Evidence of hepatic endogenous hydrogen peroxide in bile of selenium-deficient rats.

Ueda Y, Matsumoto K, Endo K. Department of Physical Chemistry, Showa Pharmaceutical University, 3-3165, Higashi-Tamagawagakuen, Machida, Tokyo, 194-8543, Japan.

Biochem Biophys Res Commun. 2000 May 19;271(3):699-702

Hepatic endogenous hydrogen peroxide (H(2)O(2)) in bile of selenium-deficient rats (SeD) was for the first time found using the electron spin resonance (ESR) spin-trap technique, and the relationship between glutathione peroxidase (GPX) activity and H(2)O(2) amount is discussed. Normal rats and four groups of rats fed a selenium-deficient diet with different feeding periods were examined. The results showed that the GPX activity decreased depending on the feeding period with the selenium-deficient diet and that the hepatic endogenous H(2)O(2) amount in the bile of the rats fed the selenium-deficient diet for the longest period (a week before birth to 8 weeks old) was drastically higher than those in other groups of rats (P < 0.005). We found that generation of H(2)O(2) due to the decrease in the GPX activity has a threshold value. The results suggest that an exposure to selenium deficiency for long term will cause oxidative stress. Copyright 2000 Academic Press.

Selectivity of silymarin on the increase of the glutathione content in different tissues of the rat.

Valenzuela A, Aspillaga M, Vial S, Guerra R.

Planta Med. 1989 Oct;55(5):420-2

Silymarin, a flavonoid extracted from the seeds of the milk thistle, Silybum marianum, increases the redox state and the total glutathione content of the liver, intestine, and stomach of the rat. The same treatment does not affect the levels of the tripeptides in the kidney, lung, and spleen. This selective effect of the flavonoid on the digestive organs is ascribed to its pharmacokinetics on the digestive track, where the biliary concentration of silymarin is increased and maintained via the entero-hepatic circulation.

Gallstones: Cause

WebMD.

2002 Jul 19 (last update, 12/31/01) (http://webmd.lycos.com/content.healthwise/141/35096.htm).

Lung preconditioning with N-acetyl-L-cysteine prevents reperfusion injury after liver no flow-reflow: a dose-response study.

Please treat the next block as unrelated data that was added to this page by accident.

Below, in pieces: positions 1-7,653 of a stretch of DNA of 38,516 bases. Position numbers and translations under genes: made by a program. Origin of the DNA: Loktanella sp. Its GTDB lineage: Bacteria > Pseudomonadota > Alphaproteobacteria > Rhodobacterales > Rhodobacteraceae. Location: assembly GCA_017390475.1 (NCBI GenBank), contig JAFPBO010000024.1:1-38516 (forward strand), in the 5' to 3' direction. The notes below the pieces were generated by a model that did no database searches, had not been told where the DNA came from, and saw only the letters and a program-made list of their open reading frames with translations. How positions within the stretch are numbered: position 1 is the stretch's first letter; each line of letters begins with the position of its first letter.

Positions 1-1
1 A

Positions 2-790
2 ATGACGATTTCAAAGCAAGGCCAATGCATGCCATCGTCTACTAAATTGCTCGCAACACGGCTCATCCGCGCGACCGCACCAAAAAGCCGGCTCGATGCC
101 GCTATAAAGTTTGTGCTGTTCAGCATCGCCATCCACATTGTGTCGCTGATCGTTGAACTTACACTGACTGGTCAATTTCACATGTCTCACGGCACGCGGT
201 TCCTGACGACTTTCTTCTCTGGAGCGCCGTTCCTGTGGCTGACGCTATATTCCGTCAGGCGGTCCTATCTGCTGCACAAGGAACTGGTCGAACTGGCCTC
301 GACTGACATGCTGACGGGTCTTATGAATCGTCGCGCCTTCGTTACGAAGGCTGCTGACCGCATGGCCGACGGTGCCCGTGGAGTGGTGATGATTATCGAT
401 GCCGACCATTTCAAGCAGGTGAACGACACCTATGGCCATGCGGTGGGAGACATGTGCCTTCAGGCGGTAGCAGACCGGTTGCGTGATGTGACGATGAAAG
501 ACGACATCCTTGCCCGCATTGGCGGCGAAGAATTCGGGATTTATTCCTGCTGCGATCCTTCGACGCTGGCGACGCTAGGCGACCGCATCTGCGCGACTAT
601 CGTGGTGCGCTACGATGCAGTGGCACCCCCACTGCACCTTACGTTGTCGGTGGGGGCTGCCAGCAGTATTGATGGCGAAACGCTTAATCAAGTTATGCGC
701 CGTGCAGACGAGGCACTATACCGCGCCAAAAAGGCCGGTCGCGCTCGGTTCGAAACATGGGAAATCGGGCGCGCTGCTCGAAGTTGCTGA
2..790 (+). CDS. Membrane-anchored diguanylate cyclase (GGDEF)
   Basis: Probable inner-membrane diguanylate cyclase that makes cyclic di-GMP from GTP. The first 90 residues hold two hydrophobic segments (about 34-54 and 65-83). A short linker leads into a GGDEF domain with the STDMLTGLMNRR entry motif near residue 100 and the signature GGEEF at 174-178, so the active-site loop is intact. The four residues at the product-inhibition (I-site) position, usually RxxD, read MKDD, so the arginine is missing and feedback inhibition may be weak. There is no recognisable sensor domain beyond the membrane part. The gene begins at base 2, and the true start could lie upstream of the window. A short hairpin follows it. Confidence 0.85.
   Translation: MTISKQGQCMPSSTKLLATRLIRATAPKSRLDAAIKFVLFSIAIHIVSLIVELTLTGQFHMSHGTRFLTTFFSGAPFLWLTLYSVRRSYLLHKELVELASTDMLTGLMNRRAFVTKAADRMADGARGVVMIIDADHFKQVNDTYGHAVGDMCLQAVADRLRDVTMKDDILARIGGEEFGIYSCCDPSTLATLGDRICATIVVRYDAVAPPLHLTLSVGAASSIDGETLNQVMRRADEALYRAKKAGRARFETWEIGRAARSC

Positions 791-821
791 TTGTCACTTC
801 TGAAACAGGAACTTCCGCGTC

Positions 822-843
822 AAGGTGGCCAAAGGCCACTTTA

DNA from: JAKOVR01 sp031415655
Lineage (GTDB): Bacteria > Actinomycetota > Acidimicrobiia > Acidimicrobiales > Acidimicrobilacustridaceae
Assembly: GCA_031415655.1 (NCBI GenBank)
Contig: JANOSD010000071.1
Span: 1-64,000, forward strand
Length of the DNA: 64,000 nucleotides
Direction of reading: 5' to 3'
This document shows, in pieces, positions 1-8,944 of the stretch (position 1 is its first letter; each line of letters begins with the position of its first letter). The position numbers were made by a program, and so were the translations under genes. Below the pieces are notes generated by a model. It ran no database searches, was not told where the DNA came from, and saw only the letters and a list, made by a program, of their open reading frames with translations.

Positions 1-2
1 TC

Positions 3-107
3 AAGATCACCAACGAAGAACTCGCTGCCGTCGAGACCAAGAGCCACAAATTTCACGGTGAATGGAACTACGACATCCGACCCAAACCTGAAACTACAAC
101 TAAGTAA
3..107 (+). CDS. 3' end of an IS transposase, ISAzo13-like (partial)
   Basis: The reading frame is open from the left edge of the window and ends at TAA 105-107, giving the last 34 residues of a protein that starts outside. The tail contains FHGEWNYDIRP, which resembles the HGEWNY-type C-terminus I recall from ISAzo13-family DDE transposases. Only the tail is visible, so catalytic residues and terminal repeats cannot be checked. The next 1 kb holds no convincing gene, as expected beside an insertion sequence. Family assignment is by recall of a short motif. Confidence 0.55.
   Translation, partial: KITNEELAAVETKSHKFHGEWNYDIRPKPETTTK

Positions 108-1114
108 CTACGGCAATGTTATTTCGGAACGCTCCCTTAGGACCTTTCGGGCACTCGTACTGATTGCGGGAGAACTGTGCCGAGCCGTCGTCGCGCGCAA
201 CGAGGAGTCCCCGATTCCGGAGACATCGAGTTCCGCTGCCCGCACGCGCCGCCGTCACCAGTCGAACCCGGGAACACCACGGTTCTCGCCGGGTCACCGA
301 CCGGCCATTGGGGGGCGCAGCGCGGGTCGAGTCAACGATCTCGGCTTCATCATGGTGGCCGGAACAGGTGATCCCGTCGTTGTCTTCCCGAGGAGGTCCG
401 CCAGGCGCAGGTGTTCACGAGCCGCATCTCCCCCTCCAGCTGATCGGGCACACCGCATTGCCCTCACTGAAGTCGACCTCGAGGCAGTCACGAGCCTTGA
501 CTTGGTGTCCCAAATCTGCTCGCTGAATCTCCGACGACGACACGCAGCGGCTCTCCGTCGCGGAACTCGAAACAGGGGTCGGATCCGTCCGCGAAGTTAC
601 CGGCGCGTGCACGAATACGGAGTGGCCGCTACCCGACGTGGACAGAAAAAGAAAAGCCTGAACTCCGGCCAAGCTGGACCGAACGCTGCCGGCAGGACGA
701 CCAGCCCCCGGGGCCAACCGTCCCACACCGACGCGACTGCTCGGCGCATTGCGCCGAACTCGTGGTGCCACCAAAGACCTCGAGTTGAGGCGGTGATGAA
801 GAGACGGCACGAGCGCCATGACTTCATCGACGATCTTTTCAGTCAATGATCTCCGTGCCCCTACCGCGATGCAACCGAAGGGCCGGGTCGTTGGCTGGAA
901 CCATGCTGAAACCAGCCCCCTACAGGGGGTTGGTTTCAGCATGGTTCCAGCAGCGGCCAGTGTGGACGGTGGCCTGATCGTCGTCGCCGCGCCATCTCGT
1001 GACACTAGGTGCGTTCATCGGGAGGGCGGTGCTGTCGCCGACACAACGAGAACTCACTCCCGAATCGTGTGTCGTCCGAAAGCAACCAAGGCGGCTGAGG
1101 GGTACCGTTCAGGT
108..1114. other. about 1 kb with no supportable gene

Weinbroum AA, Kluger Y, Ben Abraham R, Shapira I, Karchevski E, Rudick V. Department of Anesthesiology, Tel Aviv Sourasky Medical Center, Israel. draviw@tasmc.health.gov.il

Transplantation. 2001 Jan 27;71(2):300-6

BACKGROUND: Circulating xanthine oxidase activity and the generated oxidants have been linked to lung reperfusion injury from no flow-reflow conditions in other organs after organ transplantation or surgery. N-acetyl-1-cysteine (NAC), an oxidant scavenger, promotes glutathione in its reduced form (GSH) that is depleted during ischemia. We have recently demonstrated its efficacy in protecting lungs from reperfusion injury if administered during reperfusion of postischemic liver. We now investigated whether preconditioning of lungs with NAC could attenuate lung respiratory or vascular derangement after no flow-reflow (ischemia-reperfusion, IR) and if this depends on lung GSH levels.

METHODS: Rat isolated livers were stabilized and perfused with modified Krebs-Henseleit solution (KH) (control, n=12) or made ischemic (no flow, IR-0, n=12) for 2 hr. Meanwhile, lungs were isolated, ventilated, and stabilized (KH+bovine albumin 5%). Serial perfusion (15 min) of liver+lung pairs took place followed by lung only recirculation (45 min) with the accumulated solution. Another three controls and three ischemic groups included lungs treated during stabilization with NAC at 100 mg x kg(-1), 150 or 225 mg x kg(-1) (in 2.5, 3.7 or 5.5 mmol solutions, respectively). Results. Ischemic liver damage, expressed by circulating hepatocellular constituents, was associated with pulmonary artery and ventilatory pressure increases by 70-100% of baseline, abnormal wet-to-dry weight ratio, and abnormal bronchoalveolar lavage volume and content in the IR-0 (nontreated) and the IR-100 and IR-225 pretreated lungs. NAC-150 pretreatment afforded preservation for most parameters. GSH content in the IR-150 lung tissue was only 11% higher than that of IR-225, but 2-fold that in IR-0 and IR-100 GSH lungs.